The campaigners in Bristol
A committee was set up in the city of Bristol in 1823 to campaign for Emancipation (the actual freeing of enslaved Africans). The campaigners for emancipation called a public meeting. It was addressed by the anti-slavery activist, Thomas Clarkson, who was touring the country to raise support for the campaign. The meeting agreed to work for the ‘mitigation and eventual abolition of slavery in British colonies’ (meaning to make slavery less severe and eventually to end it). The Rev. Thomas Biddulph, vicar of St Matthew’s Church in Cotham, Bristol, was a member of the Committee of this Bristol Auxiliary Anti-Slavery Society. It also included seven other churchmen and thirty-one gentlemen, including members of the Fry family of Fry’s Chocolate. The Committee raised money for the main campaigning body, the London Anti-Slavery Society. They also gathered signatures for petitions to Parliament, asking for freedom for the slaves.
Other people who lived in Bristol, especially Nonconformist churchmen (that is, from religious bodies which had split from the Church of England), were involved in the emancipation campaign. The Reverend Thomas Roberts, pastor of the Baptist church in Pithay, Bristol and then in King Street, was deeply involved. He was a member of the Committee of the Bristol Auxiliary Anti-Slavery Society. In this portrait of him, his active involvement in the anti-slavery movement was symbolised by the slave chains on the table beside him. After he died, his obituary spoke of ‘his extraordinary efforts towards the emancipation of slaves and extinction of slavery in all parts of the world’. After Britain abolished slavery in 1834, he continued to campaign against slavery in the USA, South America and India. Pictured here is a figurine of Uncle Tom and Eva, characters from a book called Uncle Tom’s Cabin written by the American Harriet Beecher Stowe in 1850. It was an emotional account of slavery from a slave’s point of view. Although written by a white woman with almost no experience of slavery, it was an immediate success. The book has been seen as a major cause of the American Civil War, because it raised awareness amongst Americans of the treatment of slaves in the USA. The Civil War was mainly fought over whether the individual American states should be able to allow slavery or not. The Southern states of America supported slavery, the Northern states opposed it. The outcome of the war was the emancipation (or the freedom) of slaves throughout the USA.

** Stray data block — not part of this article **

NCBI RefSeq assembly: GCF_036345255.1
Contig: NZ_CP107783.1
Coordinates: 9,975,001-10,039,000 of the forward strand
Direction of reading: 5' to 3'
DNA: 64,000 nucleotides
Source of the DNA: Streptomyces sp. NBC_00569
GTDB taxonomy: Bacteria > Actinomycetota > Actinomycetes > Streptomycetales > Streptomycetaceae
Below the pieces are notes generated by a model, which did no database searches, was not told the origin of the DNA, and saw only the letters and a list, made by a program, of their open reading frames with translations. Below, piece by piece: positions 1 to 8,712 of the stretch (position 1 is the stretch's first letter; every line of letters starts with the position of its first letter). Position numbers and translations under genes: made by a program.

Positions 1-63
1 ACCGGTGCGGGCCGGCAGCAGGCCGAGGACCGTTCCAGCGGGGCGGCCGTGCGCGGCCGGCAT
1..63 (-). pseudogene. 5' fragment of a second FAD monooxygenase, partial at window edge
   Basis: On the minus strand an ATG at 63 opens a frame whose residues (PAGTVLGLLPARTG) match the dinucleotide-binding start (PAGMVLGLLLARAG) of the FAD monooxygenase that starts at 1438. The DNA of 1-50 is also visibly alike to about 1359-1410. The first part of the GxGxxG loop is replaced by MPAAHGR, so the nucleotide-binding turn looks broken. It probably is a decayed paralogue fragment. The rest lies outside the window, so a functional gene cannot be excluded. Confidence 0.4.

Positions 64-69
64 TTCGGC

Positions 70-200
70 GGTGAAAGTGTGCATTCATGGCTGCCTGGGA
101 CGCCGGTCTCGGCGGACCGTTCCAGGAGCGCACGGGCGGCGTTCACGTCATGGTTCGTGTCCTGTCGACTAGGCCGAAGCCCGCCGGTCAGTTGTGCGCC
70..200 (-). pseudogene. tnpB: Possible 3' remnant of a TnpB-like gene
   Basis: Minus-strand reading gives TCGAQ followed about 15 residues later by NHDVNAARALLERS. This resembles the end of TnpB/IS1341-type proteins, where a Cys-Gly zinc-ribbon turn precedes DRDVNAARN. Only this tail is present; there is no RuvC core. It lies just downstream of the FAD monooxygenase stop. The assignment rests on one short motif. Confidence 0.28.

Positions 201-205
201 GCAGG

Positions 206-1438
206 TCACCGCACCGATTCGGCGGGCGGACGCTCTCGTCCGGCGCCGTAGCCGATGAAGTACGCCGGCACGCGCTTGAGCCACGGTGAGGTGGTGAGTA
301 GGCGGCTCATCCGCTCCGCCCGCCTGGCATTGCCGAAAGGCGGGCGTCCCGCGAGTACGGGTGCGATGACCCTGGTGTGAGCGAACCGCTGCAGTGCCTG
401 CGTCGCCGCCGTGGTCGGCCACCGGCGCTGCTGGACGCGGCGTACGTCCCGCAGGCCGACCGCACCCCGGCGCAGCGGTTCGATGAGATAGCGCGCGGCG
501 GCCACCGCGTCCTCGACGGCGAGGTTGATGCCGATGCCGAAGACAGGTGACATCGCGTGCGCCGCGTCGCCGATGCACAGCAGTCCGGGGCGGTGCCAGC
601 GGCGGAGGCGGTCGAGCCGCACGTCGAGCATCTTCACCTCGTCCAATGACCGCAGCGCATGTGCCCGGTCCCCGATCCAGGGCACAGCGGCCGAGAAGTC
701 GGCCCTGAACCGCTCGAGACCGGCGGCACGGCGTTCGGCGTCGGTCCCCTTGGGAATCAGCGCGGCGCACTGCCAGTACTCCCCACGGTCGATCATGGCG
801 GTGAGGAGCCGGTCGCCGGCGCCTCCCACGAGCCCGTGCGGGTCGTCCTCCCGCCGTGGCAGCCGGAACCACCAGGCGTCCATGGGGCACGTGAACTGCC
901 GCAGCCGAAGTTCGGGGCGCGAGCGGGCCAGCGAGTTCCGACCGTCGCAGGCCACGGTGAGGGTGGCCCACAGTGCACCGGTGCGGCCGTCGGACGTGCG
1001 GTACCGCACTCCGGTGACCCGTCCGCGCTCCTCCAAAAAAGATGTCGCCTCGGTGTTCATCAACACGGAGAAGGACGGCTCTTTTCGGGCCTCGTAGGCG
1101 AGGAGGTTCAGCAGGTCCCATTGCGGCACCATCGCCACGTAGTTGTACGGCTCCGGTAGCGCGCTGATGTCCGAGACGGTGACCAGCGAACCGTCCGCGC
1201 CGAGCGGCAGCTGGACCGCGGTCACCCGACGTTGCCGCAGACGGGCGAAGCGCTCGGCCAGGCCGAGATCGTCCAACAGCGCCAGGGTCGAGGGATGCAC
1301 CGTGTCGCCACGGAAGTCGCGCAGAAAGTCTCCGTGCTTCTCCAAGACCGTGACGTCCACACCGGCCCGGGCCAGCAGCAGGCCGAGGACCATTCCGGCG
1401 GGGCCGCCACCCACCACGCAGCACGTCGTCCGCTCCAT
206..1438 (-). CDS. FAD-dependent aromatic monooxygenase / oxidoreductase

William Knibb, from the Broadmead Baptist Church in Bristol, went as a missionary (a religious teacher) to Jamaica in 1824. He saw the cruelties of the slavery system and spoke out on behalf of the slaves. He made himself very unpopular with the slave-owners. In 1831, there was a slave rebellion, called the ‘Baptist Wars’, on the British owned island of Jamaica in the Caribbean. It was called the ‘Baptist Wars’ because the Baptist church and missionaries like Knibb were thought to have encouraged the slaves to rebel. It was brutally dealt with by the authorities. Over 300 of the rebel slaves were executed for their part in the rebellion. In 1832 Knibb returned to Britain to campaign for the end of slavery. An inspiring speaker, he travelled the country preaching against slavery. He reportedly took a set of slave chains to meetings, to show the conditions under which slaves lived and worked.